McDonald’s loses major Big Mac court battle

McDonald's has lost a European Union legal battle over its 'Big Mac' trademark.

McDonald's has lost a European Union legal battle over its 'Big Mac' trademark. Photo: AAP

McDonald’s has lost its exclusive rights to the “Big Mac” trademark for some of its burgers in the European Union, after a court ruling.

The EU General Court has ruled in favour of Irish fast food rival Supermac’s in a long-running legal battle.

The court said McDonald’s failed to prove that it was genuinely using the Big Mac name over a five-year period for chicken burgers, poultry products or restaurants.

The Big Mac is a hamburger made of two beef patties, cheese, lettuce, onions, pickles and Big Mac sauce, according to the company’s website.

However, Wednesday’s decision is about more than burger names.

The dispute erupted after Galway-based Supermac’s started eyeing up European expansion plans and applied to register its company name in the EU. McDonald’s objected, saying consumers would be confused because it already trademarked the Big Mac name.

Supermac’s filed a 2017 request with the EU’s Intellectual Property Office to revoke McDonald’s Big Mac trademark registration, saying the US company couldn’t prove that it had used the name for certain categories over five years.

After the regulator partially approved Supermac’s request, McDonald’s appealed to the EU court.

“McDonald’s has not proved that the contested mark has been put to genuine use” in connection with chicken burgers, food made from poultry products or services associated with operating fast-food, drive-through or take-out restaurants, the court said, according to a press summary of its decision.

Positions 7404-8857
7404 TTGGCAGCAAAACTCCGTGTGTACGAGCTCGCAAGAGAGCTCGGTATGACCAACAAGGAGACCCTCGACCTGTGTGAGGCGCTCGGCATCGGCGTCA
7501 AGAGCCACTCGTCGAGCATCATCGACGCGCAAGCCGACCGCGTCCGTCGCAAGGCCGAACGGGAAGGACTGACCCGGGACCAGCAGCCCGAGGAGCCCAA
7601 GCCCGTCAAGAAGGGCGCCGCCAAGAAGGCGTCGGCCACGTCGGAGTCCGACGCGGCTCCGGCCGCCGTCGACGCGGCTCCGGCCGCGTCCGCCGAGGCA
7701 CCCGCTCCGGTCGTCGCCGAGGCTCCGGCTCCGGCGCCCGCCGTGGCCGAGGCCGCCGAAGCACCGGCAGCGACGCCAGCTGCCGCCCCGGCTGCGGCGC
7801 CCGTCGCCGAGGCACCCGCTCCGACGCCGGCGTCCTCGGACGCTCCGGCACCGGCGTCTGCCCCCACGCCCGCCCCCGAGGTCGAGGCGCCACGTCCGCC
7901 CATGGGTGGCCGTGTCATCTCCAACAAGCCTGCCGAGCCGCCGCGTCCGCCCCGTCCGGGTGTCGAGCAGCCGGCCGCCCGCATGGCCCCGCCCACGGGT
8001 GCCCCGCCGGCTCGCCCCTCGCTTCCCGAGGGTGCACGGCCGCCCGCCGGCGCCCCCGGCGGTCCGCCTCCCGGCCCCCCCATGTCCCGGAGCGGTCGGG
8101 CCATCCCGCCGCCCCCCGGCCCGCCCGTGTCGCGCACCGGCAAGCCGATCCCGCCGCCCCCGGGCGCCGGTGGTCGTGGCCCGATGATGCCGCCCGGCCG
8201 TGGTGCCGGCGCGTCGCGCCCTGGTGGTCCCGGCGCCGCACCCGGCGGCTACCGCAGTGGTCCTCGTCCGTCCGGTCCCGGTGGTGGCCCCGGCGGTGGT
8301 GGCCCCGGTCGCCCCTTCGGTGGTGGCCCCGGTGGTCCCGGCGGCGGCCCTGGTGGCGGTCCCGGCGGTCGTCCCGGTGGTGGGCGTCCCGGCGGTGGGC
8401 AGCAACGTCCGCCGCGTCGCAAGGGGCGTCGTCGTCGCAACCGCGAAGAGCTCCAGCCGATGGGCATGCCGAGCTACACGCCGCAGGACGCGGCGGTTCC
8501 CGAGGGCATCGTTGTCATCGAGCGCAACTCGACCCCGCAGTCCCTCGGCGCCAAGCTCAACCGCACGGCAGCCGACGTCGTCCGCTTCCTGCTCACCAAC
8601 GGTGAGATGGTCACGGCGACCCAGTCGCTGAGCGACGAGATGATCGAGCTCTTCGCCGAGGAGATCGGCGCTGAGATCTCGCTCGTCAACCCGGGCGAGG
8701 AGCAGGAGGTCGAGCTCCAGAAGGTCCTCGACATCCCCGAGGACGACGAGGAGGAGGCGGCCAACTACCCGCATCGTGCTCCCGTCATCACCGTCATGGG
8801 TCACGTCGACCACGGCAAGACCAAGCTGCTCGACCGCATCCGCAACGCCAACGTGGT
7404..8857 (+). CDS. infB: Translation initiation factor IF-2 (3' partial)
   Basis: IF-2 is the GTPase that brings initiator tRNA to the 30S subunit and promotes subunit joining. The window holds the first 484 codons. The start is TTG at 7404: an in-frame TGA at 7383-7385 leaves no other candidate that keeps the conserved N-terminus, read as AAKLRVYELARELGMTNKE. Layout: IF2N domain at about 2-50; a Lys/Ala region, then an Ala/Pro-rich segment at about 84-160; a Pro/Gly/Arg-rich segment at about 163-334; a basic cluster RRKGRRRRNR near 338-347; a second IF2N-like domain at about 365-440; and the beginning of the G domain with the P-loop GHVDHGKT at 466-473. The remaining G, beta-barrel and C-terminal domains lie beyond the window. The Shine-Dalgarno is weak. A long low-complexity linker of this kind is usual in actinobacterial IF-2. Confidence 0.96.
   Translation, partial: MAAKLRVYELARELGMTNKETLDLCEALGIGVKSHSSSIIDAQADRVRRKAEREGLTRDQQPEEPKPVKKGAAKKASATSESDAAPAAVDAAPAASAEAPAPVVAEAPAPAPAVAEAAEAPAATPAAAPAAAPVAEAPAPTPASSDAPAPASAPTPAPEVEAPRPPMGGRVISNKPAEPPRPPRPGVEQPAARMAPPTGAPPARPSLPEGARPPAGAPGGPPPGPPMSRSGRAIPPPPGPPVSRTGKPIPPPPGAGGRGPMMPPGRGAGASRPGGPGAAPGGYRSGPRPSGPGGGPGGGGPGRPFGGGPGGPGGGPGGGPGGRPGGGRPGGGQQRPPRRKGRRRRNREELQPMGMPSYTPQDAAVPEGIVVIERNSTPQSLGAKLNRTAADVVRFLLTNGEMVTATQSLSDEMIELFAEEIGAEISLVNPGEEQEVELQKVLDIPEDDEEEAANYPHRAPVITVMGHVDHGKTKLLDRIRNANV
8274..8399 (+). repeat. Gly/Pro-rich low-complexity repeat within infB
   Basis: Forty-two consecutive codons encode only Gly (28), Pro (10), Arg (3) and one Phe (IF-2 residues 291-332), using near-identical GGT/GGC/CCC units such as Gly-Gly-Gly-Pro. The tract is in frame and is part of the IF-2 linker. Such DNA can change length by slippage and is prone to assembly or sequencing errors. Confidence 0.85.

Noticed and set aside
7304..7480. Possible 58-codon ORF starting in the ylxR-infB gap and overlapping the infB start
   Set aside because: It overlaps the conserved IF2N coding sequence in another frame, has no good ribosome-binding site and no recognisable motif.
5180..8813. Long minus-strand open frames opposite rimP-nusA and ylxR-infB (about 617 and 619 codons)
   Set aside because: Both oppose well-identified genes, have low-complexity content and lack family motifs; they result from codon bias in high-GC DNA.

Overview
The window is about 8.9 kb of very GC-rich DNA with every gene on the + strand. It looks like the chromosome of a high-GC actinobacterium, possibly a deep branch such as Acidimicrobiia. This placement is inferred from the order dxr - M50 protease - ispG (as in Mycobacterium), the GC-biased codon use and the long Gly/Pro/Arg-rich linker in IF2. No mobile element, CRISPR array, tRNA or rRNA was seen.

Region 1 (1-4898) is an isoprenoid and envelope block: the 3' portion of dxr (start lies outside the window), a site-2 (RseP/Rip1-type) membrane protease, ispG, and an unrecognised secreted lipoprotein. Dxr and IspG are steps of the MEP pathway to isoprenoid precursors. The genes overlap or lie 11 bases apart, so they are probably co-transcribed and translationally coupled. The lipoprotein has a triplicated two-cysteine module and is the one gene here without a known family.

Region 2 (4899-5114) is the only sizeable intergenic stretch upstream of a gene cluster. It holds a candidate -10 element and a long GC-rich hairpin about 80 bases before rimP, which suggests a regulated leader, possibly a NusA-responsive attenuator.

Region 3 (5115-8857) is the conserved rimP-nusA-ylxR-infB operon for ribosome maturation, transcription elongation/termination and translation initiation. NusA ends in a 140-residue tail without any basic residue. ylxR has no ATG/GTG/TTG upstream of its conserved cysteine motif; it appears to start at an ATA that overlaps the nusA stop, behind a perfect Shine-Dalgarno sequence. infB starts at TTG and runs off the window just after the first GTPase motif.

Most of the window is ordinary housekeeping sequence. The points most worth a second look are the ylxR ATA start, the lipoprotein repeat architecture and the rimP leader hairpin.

Supermac’s portrayed the decision as a David and Goliath-style victory for small business.

Managing director Pat McDonagh accused McDonald’s of “trademark bullying to stifle competition”.

“This is a significant ruling that takes a common-sense approach to the use of trademarks by large multinationals. It represents a significant victory for small businesses throughout the world,” managing director Pat McDonagh said.

The Irish company doesn’t sell a burger called the Big Mac but does have one called the Mighty Mac that has the same ingredients.

McDonald’s was unfazed by the ruling, which can be appealed to the European Court of Justice, the bloc’s highest court, but only on points of law.

“The decision by the EU General Court does not affect our right to use the ‘Big Mac’ trademark,” the company said.

“Our iconic Big Mac is loved by customers all across Europe, and we’re excited to continue to proudly serve local communities, as we have done for decades.”

Stay informed, daily
A FREE subscription to The New Daily arrives every morning and evening.
The New Daily is a trusted source of national news and information and is provided free for all Australians. Read our editorial charter.
Copyright © 2024 The New Daily.
All rights reserved.